Volume 5, Number 5 - April 28, 2005
brought to you online by Pinedale Online
Western water policy advocated
Earlier this month, the U.S. Senate Committee on Energy and Natural Resources hosted a water forum, with western water issues in the spotlight. The Family Farm Alliance provided committee members with an overview of the issue and detailed recommendations. Pat O'Toole of Savery is the alliance's new president.
The Family Farm Alliance advocates for family farmers, ranchers, irrigation districts and allied industries in 17 western states with one goal: To ensure the availability of reliable, affordable irrigation water supplies to western farmers and ranchers.
The alliance believes that streamlined federal regulation and decision-making are the keys to sound western water policy and that wherever possible, meaningful delegation of decision-making authority and responsibility should be transferred to the local level, with less federal intrusion in basin issues.
The alliance pressed five main principles:
• The overriding goal of federal water policy must be to provide certainty to all water users; agricultural, tribal, municipal, industrial and environmental, who are dependent on commitments made by the government.
• When water laws and environmental laws conflict, balanced solutions that respect treaty and contractual obligations must be the goal.
• State laws and institutions must be given deference in issues relating to water resource allocation, use, control and transfer. The best decisions happen at the state and local level.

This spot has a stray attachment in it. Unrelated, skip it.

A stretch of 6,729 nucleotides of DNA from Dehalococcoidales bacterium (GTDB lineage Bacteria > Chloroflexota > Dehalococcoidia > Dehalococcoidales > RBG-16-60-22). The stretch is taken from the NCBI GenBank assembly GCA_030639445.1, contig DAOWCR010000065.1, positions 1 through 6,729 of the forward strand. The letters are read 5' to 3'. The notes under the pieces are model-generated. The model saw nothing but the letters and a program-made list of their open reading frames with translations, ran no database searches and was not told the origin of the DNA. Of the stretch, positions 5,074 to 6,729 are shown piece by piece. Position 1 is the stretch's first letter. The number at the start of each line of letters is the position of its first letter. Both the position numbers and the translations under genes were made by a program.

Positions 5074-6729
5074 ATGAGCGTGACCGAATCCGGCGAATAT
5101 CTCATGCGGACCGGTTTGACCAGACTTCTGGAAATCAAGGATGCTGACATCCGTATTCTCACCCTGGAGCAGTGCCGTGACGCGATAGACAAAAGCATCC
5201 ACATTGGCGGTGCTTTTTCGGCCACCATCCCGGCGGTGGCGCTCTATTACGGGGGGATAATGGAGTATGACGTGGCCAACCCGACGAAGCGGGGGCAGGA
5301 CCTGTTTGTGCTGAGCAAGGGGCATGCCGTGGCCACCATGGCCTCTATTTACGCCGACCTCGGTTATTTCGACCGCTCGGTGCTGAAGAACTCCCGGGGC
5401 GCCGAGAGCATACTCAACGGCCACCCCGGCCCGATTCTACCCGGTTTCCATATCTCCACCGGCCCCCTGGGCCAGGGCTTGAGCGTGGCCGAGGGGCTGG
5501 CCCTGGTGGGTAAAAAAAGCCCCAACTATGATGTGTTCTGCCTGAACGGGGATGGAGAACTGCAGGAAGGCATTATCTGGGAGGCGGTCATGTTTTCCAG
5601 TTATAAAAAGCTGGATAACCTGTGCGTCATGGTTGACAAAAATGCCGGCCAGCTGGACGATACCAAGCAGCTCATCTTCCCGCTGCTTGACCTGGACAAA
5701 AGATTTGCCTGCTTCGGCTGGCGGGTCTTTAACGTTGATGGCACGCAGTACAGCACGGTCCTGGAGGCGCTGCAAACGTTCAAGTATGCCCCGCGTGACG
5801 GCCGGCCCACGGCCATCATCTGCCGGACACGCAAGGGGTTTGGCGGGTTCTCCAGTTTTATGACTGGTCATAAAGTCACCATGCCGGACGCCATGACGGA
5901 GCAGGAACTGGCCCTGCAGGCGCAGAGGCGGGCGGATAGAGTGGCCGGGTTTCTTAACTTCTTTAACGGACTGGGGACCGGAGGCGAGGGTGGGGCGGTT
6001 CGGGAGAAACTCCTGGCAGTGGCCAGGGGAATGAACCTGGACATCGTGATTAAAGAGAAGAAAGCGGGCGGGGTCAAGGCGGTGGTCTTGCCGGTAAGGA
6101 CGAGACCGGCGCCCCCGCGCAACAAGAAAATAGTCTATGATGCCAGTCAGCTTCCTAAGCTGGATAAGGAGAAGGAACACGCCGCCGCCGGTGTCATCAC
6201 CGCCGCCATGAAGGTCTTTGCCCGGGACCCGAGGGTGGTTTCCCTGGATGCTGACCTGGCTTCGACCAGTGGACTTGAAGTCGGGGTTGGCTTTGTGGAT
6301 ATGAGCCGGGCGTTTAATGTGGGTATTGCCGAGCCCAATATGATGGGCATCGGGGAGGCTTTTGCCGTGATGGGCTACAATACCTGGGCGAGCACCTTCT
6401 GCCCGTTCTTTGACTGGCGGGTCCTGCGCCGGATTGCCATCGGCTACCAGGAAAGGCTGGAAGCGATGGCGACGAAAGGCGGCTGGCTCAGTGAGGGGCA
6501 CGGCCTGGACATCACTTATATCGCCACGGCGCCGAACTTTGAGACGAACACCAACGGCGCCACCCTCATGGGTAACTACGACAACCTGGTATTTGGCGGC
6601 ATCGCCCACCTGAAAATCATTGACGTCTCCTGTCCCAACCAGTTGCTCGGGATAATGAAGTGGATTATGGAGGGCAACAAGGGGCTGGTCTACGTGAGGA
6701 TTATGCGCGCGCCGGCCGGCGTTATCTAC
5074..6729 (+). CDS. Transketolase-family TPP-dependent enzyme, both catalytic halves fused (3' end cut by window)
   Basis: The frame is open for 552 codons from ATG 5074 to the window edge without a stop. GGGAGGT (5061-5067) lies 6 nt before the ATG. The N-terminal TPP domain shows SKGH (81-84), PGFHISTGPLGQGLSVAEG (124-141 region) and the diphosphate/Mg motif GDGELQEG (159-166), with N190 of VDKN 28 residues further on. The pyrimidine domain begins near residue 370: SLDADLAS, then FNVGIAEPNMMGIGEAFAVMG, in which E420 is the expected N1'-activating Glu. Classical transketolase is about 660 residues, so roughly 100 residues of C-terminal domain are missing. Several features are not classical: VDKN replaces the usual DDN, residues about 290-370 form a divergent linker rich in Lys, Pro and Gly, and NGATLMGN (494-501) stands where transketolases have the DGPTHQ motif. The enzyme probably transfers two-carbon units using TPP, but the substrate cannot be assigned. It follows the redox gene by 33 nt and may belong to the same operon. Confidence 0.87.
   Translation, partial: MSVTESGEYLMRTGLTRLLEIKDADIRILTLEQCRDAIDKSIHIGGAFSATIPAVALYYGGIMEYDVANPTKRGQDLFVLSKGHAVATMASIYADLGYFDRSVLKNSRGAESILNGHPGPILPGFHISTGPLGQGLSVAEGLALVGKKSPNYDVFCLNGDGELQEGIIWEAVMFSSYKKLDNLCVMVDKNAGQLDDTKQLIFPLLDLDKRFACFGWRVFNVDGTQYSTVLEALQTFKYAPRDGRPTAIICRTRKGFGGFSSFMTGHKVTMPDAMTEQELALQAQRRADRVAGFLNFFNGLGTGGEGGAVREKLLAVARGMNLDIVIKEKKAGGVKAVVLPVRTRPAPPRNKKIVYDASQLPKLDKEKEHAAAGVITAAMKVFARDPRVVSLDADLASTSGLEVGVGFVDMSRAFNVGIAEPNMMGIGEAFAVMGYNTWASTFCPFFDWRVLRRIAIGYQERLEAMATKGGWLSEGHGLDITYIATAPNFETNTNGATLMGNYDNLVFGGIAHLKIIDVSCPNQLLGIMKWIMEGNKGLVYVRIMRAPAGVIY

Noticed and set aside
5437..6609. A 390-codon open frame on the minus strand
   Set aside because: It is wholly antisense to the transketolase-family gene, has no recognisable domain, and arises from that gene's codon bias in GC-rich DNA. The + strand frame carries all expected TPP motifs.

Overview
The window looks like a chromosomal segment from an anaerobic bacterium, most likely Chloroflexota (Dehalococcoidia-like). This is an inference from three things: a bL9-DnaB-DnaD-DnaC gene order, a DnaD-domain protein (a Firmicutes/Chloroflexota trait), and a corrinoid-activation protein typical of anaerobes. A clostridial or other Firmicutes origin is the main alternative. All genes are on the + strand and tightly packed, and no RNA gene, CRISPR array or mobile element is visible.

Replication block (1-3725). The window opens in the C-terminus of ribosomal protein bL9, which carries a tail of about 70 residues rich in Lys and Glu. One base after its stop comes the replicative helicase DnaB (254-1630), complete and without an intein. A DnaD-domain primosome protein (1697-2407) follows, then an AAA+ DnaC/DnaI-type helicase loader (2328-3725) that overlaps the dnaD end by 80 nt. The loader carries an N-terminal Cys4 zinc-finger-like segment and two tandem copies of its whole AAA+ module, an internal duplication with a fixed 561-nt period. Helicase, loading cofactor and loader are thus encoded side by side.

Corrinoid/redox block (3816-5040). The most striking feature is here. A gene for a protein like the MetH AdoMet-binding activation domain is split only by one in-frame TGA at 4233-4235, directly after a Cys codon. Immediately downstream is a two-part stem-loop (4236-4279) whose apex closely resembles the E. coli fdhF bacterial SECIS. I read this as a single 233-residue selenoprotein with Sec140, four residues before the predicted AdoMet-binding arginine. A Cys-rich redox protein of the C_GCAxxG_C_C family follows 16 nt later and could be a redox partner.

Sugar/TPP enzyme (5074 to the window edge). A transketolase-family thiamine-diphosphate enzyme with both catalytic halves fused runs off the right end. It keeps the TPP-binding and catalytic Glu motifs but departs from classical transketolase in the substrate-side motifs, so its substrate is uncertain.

• Renewed and continued support for the development of new, environmentally sound sources of water supply is essential. New water supplies must be developed if we want to solve environmental problems, allow for growth and protect the economic vitality of the West.
• Existing water supply infrastructure must be operated, maintained and modernized in the most cost-effective manner possible.
The alliance noted: "Water allocation battles are increasingly being caused because we are forced to make false choices. In most areas of the West, water resources are available and waiting to be developed.
"However, the policies of the federal government make development of that water nearly impossible," the alliance stated in its testimony. "Water wars are being fought throughout the West simply because we have not had the vision to develop new, environmentally sound, sources of water."
Family Farm Alliance policy:
The retention of existing water supplies and the development of critically needed new supplies are of the utmost importance throughout the West. Supplies are already inadequate for the growing demands, but very few plans exist to develop supplies to meet increasing needs. At the federal level, we are told that the dam-building era is over. This is a short-sighted philosophy.
The fact that additional storage and other water development projects are necessary in order to meet anticipated needs is a simple reality, mandated by population and demographic information, which cannot be ignored.